A therapeutic gene delivered into the spinal canal of infant rhesus monkeys was still being expressed after nearly 4 years, with no evidence of acute or chronic neuronal toxicity, according to a new study published in Human Gene Therapy.
The article entitled "Safe and Sustained Expression of Human Iduronidase After In-trathecal Administration of Adeno-Associated Virus Serotype 9 in Infant Rhesus Mon-keys" was coauthored by James M. Wilson, MD, Ph.D., University of Pennsylvania, Pe-relman School of Medicine (Philadelphia) and a team of researchers from the Universi-ty of Pennsylvania, University of West Indies (Kingston, Jamaica), and University of California, Davis School of Medicine and California National Primate Research Center.
Dr. Wilson's group used intrathecal injection to deliver adeno-associated virus 9 (AAV9) vectors carrying the gene for the alpha-I-iduronidase (IDUA) enzyme. This en-zyme is deficient in mucopolysaccharidosis type I (MPS I), an inherited lysosomal stor-age disease also known as Hurler disease.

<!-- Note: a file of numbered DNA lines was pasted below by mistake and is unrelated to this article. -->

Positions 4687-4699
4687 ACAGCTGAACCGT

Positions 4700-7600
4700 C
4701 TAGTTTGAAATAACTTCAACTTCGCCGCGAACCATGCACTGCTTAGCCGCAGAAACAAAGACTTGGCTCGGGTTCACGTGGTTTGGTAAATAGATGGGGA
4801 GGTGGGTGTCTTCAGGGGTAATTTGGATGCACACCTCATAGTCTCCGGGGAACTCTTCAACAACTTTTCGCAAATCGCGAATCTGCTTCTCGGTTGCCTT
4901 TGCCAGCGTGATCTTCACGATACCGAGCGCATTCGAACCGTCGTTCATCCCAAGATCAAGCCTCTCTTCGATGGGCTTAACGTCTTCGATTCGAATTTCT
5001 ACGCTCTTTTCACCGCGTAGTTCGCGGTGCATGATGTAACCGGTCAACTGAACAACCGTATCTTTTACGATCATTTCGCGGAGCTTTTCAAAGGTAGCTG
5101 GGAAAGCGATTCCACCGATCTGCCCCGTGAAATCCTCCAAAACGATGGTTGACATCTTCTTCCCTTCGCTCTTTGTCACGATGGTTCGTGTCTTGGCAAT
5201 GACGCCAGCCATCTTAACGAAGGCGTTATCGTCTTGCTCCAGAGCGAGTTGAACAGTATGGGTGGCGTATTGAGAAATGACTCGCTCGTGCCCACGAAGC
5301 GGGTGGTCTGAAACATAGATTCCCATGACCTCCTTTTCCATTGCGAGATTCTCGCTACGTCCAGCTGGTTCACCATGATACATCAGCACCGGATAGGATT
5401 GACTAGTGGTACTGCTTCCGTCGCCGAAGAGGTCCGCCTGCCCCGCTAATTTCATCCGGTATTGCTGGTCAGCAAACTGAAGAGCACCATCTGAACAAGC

Based on the safety and long-term potency of AAV9-IDUA delivery via the cere-berospinal fluid demonstrated in this study in newborn monkeys, the authors conclude that the clinical development of this method of gene therapy should be pursued for ear-ly-onset severe forms of neuropathic storage diseases such as MPS I.
"The problem of physical delivery of AAV vectors to the appropriate cells remains a significant technical hurdle in gene therapy for disorders affecting the central nervous system," says Editor-in-Chief Terence R. Flotte, MD, Celia and Isaac Haidak Professor of Medical Education and Dean, Provost, and Executive Deputy Chancellor, University of Massachusetts Medical School, Worcester, MA. "Studies like this one provide criti-cal information on the feasibility of delivery approaches that could directly translate to human infants suffering from these fatal diseases."
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